In both cases, you might want to direct the light away from the space you’re photographing and bouncing it from the wall or a ceiling.

On it’s own, the light from a camera flash is just too hard to create beautiful illumination. The softer the light the less defined the shadows it casts.

Which is what we want.

To create soft light, you’ll need a big light source.

This is how it works: the small lights cast sharp shadows, the big ones stretch out the shadows and make them soft.

How do you make your light source larger if you only have a small flash gun?

There are two ways to make your light bigger. You can direct it through a diffuse material or you can bounce it off a larger surface. Both methods are widely used in architectural photography.

To diffuse the light you’re using, you have an array of commercially available light modifiers from simple plastic light diffusers, that you attach on your camera flash to shoot-through umbrellas and softboxes.

Some of these options can be quite expensive, especially if you’re buying from some of the big brand names in the photography industry.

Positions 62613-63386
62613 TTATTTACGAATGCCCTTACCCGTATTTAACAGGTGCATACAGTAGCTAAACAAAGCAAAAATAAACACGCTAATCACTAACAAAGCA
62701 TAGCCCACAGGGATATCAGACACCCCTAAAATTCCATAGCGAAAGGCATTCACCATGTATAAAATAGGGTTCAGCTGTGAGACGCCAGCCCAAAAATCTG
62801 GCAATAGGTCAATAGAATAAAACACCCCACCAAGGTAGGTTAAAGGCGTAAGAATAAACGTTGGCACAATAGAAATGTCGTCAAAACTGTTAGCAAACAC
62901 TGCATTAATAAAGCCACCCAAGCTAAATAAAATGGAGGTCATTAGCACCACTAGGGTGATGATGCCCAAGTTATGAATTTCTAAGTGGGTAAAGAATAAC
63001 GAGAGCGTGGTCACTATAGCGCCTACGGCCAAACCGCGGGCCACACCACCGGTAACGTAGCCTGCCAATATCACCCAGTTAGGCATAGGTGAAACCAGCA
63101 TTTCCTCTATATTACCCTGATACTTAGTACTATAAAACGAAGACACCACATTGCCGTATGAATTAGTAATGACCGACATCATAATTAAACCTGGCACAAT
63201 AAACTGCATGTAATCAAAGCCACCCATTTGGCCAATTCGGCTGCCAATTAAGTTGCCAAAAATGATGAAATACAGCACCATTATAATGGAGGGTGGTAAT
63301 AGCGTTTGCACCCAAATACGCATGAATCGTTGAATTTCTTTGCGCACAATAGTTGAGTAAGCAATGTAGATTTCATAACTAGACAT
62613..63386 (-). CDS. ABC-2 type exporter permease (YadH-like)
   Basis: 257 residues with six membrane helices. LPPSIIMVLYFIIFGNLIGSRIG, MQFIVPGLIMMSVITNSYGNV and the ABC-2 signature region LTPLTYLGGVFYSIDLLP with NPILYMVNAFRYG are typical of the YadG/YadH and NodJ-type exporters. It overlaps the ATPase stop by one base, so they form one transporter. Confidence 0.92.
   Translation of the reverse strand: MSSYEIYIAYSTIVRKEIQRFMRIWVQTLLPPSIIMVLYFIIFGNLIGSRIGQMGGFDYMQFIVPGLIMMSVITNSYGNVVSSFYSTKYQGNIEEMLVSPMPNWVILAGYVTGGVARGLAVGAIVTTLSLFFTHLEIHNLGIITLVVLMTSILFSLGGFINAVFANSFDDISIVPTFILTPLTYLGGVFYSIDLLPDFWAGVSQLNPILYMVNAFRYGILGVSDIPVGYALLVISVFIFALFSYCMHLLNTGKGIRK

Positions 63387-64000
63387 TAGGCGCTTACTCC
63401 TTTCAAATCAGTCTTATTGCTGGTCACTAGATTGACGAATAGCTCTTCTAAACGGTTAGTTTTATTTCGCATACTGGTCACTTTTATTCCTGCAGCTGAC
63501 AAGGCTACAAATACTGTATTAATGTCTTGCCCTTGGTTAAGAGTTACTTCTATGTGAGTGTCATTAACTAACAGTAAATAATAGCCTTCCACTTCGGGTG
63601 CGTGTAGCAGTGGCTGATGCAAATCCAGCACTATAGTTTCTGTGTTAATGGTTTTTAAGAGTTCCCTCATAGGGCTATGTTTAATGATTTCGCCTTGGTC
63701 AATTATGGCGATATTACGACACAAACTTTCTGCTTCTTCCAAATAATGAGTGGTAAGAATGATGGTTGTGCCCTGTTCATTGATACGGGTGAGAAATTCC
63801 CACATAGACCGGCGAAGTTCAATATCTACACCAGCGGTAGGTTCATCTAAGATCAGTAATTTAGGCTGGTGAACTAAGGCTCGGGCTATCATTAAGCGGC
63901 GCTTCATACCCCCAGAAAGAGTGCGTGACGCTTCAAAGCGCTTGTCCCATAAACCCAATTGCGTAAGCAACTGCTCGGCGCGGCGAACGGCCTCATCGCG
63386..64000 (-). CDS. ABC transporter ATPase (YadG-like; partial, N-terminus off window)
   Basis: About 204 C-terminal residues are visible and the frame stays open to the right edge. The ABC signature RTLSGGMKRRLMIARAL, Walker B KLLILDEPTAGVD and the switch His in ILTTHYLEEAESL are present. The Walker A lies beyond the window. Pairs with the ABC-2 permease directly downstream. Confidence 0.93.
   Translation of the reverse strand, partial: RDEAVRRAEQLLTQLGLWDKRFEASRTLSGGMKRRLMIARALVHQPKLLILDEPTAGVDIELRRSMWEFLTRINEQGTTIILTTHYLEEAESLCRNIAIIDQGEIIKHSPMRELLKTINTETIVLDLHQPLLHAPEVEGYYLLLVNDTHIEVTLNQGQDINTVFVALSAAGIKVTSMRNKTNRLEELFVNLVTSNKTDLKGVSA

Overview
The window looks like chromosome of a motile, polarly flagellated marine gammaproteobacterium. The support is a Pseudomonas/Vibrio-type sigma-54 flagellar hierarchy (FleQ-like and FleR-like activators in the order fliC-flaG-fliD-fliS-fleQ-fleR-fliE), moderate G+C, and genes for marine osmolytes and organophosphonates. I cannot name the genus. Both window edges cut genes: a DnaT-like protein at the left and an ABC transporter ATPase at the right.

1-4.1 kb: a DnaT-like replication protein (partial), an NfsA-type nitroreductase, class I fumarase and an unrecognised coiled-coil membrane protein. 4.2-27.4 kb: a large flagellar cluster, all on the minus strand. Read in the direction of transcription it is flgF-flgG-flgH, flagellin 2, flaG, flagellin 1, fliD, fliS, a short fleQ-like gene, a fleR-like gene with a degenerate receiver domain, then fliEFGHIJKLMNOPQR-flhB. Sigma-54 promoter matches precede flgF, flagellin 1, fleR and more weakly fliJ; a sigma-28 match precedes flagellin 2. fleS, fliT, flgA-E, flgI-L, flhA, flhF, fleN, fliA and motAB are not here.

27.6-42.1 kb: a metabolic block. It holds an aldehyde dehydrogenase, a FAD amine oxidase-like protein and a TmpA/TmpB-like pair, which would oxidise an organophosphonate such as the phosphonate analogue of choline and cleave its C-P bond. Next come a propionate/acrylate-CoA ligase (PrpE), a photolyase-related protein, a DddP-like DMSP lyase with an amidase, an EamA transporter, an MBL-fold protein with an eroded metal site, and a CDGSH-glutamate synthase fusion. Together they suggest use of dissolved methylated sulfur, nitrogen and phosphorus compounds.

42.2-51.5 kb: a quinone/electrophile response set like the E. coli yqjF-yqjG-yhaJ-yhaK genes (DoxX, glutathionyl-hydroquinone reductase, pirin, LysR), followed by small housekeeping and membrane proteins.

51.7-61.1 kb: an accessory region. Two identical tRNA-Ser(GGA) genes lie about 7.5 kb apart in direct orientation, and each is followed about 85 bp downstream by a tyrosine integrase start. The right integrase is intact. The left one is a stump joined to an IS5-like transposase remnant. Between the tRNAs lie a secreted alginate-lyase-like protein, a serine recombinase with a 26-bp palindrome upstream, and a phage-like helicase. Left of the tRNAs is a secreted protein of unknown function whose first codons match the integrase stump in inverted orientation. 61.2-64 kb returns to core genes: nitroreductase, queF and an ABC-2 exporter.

Luckily, there is almost always a cheap Chinese alternative that you can buy if you can’t afford the fancy stuff – or if you can’t justify spending the extra dollars on something that may not function any better than the more economical options.

As an example, you can either ditch out $120 on Lastolite Joe McNally Ezybox Speed-Lite or you can get a very similar flash modifier from Godox for $15.

If you’re starting out or if you’re a hobbyist photographer, the second one is a great option.

With the first one, you’re getting a product made in Leicestershire, England and designed by the American photographer and educator Joe McNally.

The choice is yours.

The second way to diffuse light is to bounce it off a surface.

The bouncing surface can be something you bring with you to the photo shoot, like a reflective umbrella or a standalone flash reflector.

But the easiest way to bounce your flash is to turn it around and aim at a ceiling above you or at a wall next to you.